Penn State is on their opponent's 5 yard line line with 1:00 left in the game, needing a touchdown to take the lead. At this point, however, panic has set in for Nittany Lions fans: just a second ago the team was driving the field, managed to get to 1st and 10 on the 12, and things were looking just swell.
In this late, high-pressure situation, what kind of play do you think the Penn State Offensive Braintrust* will trust to keep hope alive?
Two instances of a situation along these lines spring to mind from last year. Both of them were a bit early in the season, when we were still unsure if this was going to be a Rose Bowl contending squad or a disappointing 8-or-so win team.
The first time Penn State had to produce in the clutch was the end of the third quarter at home against Temple. I was at the game, and it was one of the more frustrating games I have watched. Temple's Bernard Peirce started off with two big touchdown runs to which Penn State replied with field goal, field goal, field goal, field goal, field goal. Add in a Temple field goal at one point (yes this game was that exciting) and PSU was in position to lose to it's Philadelphia rival for the first time since the 1940's.
Bolden saved his best stuff for the fourth quarter, where he helped rescue the Lions from danger and a dicey situation. PSU led by two midway through the fourth and was taking over at its own 4-yard line. Another three-and-out would mean solid field position and a shot at a field goal for the win for Temple.
But Bolden converted a rare third down with a tough throw to Graham Zug for 19 yards on third-and-8. He then used a pump fake to spring Justin Brown for an even bigger gain, and suddenly the Lions were off. Temple finally wore down as fullback Mike Zordich had an impressive run where he carried an entire crowd of players up the middle for a gain of 8. Three plays later Zordich scored on the goal line to put the game away.
The birth of my man-crush on Mike Zordich began on the first play described; I was smitten when he tore through for a touchdown a few plays later. He showed a lot of fire at a time when it seemed that Penn State was going to sleepwalk into a historic loss. For our purposes, Penn State's choice to run the FB up the gut on a tired, out-talented and undersized defense worked out well.
Penn State faced a similar situation in a much more high profile game a few weeks later in the end of the third quarter at Iowa:
There was a moment during Iowa’s 24-3 win against Penn State when a different outcome could have meant a different game. It could have led to a closer finish at color-coordinated Kinnick Stadium, rather than a blowout. It could have been a chance for a freshman quarterback to take a step to the next level on a chilly Saturday night.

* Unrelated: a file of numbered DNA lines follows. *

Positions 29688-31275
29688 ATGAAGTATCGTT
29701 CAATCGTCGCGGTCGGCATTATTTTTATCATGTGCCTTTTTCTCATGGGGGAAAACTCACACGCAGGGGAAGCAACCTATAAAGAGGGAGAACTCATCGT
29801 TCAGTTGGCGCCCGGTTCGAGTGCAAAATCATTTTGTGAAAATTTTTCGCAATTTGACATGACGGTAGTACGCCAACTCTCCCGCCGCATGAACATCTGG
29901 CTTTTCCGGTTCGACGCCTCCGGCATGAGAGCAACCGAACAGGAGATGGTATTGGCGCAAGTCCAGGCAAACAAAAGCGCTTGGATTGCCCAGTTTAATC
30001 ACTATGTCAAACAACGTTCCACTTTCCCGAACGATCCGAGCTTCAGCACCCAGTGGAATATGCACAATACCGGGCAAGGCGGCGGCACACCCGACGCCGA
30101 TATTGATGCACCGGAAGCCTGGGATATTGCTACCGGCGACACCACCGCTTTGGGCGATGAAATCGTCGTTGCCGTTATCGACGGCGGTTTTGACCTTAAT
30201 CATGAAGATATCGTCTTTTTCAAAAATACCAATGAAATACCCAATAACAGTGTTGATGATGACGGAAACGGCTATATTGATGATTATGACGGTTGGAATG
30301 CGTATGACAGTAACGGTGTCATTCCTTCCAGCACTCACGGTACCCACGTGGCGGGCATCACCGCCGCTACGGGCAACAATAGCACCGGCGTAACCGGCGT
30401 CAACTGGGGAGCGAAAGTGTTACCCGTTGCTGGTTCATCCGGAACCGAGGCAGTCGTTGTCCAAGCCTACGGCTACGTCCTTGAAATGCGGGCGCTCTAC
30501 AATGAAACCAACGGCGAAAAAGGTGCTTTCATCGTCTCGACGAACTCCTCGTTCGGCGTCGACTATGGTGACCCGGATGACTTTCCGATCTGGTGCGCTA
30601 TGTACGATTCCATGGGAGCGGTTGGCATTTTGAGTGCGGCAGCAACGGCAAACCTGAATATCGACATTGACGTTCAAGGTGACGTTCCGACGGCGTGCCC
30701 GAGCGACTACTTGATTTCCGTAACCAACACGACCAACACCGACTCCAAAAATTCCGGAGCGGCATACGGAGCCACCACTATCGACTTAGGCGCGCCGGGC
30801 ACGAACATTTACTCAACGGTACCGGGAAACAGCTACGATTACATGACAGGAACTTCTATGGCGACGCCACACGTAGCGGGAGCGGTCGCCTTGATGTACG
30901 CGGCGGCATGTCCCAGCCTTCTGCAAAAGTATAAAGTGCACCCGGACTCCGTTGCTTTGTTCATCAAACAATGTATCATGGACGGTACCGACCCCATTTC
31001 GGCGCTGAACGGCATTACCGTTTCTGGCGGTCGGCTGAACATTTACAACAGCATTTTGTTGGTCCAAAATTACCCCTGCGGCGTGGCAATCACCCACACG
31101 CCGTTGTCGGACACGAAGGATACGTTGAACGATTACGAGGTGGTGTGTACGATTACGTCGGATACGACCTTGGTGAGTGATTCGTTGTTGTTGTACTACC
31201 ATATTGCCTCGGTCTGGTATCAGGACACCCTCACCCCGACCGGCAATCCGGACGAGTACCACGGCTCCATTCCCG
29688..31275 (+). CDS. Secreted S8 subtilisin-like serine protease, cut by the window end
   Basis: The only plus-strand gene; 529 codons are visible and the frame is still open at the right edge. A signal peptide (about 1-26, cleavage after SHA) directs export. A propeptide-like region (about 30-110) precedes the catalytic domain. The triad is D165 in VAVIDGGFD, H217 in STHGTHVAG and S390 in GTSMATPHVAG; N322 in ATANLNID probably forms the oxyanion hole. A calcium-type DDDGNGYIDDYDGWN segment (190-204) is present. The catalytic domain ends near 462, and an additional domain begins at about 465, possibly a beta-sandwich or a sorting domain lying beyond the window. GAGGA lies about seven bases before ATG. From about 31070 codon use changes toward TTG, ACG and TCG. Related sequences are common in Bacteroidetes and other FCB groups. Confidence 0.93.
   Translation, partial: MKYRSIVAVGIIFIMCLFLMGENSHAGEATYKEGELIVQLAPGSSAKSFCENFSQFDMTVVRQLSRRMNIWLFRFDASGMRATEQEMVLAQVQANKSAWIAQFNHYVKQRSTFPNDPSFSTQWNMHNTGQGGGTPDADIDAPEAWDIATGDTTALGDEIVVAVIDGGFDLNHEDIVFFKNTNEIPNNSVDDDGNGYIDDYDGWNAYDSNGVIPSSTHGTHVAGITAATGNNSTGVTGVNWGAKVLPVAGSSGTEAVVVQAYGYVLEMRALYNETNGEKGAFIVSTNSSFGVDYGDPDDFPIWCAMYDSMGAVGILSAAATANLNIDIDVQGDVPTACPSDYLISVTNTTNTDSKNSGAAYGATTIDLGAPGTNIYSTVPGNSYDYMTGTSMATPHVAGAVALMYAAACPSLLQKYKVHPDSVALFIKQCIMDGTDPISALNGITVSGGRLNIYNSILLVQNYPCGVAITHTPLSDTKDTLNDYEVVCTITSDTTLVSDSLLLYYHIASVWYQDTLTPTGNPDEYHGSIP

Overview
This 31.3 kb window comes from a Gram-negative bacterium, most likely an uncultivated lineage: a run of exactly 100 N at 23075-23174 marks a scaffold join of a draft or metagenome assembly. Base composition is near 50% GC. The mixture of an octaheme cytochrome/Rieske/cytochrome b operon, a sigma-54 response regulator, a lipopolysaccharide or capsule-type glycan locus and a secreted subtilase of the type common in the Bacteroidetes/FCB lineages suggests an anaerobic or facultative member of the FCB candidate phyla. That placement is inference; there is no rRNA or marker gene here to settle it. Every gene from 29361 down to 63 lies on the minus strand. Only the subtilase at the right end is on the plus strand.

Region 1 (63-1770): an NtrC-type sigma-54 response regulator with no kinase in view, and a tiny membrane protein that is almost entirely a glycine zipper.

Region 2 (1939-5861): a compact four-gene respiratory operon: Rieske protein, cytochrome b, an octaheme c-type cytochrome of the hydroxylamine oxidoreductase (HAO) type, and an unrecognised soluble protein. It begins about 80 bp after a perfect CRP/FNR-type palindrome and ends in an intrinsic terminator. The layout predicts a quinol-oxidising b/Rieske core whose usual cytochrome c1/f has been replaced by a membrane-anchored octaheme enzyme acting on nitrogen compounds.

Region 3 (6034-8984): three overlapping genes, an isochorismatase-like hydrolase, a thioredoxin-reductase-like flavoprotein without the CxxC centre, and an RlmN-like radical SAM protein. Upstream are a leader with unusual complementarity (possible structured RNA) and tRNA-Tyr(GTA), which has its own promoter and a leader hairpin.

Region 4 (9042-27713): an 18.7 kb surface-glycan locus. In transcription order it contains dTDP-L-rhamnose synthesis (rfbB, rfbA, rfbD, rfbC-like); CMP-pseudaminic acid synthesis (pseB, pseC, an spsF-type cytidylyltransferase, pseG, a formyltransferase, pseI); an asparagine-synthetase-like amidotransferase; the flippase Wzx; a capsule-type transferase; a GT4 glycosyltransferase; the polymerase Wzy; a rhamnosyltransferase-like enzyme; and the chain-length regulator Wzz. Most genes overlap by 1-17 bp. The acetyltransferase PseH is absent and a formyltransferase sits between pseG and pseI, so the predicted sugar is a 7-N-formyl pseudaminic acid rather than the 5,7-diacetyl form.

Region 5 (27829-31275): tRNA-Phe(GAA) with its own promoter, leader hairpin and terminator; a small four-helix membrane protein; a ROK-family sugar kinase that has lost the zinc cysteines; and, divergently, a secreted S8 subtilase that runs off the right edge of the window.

Trailing 17-3, Penn State took the second-half kickoff, put together its best drive of the night and moved to a first-and-goal at the 10-yard line. A shovel pass from Rob Bolden to Evan Royster moved the ball to the 5 and a 4-yard run by Royster put the ball on the 1.
But Michael Zordich was stuffed by Christian Ballard and Jeremiha Hunter trying to run up the middle on third-and-goal, and Bolden was stopped by the same two defenders barely short of the goal line on a run to the right on fourth-and-goal.
An official review revealed what everyone watching on television already knew – the knee of the Nittany Lions’ freshman QB was on the ground before the ball reached the goal line.
Instead of cutting the lead to 17-10, it was Iowa’s ball … and, as it turned out, the ball game was over. Penn State never sniffed the Iowa end zone again while falling to 3-2.
Joe Paterno's offensive coaches went with Zordich up the middle on the 1-yard line but this time to no avail. They let Bolden run it to the outside on the next play, a play fans have seen Michael Robinson and Darryl Clark pull off in 2005 and 2008 many times, but Bolden wasn't able to channel his predecessors.
A lot of familiar names are on the Penn State offense's two-deep this year. In a decisive late game situation, which one of them will be called upon to make the big play?
First things first, I feel the need to address the "Penn State Offensive Brain Trust" for those of you who may not watching the team very closely. It may surprise you, but headset-less Joe Paterno does not actually call these plays directly. The best I understand it, Galen Hall has jurisdiction over pass plays while Jay Paterno calls run plays. When a play needs to be called, they put their heads together and call a play down to headset-wearing wide receivers coach Mike McQueary on the sideline. At this point, Joe may or may not learn of the play and, if he does so, may veto it. If I'm way off base on this I hope somebody lights me up in the comments...I really hope I am.
For those of you who are confused at the process described above, try finding your nearest Supply Chain major for some help. Suffice to say, in a dynamic, high pressure situation with only a little time available, I don't think anyone has a good shot at predicting what the play call will be. This may actually include the coaches themselves, as we saw at the end of the 1st half against Iowa in 2010 (emphasis mine):
There seemed to be as much confusion on Penn State's sideline Saturday night as there was on the field.
Quarterbacks coach Jay Paterno said Rob Bolden's 49-yard pass to wide receiver Brett Brackett late in the second quarter of the 24-3 loss to Iowa caught the coaching staff off-guard.
Brackett ended up at the 2 with six seconds remaining in the half and Penn State down, 17-0, but the coaches couldn't agree on whether to spike the football or take a timeout.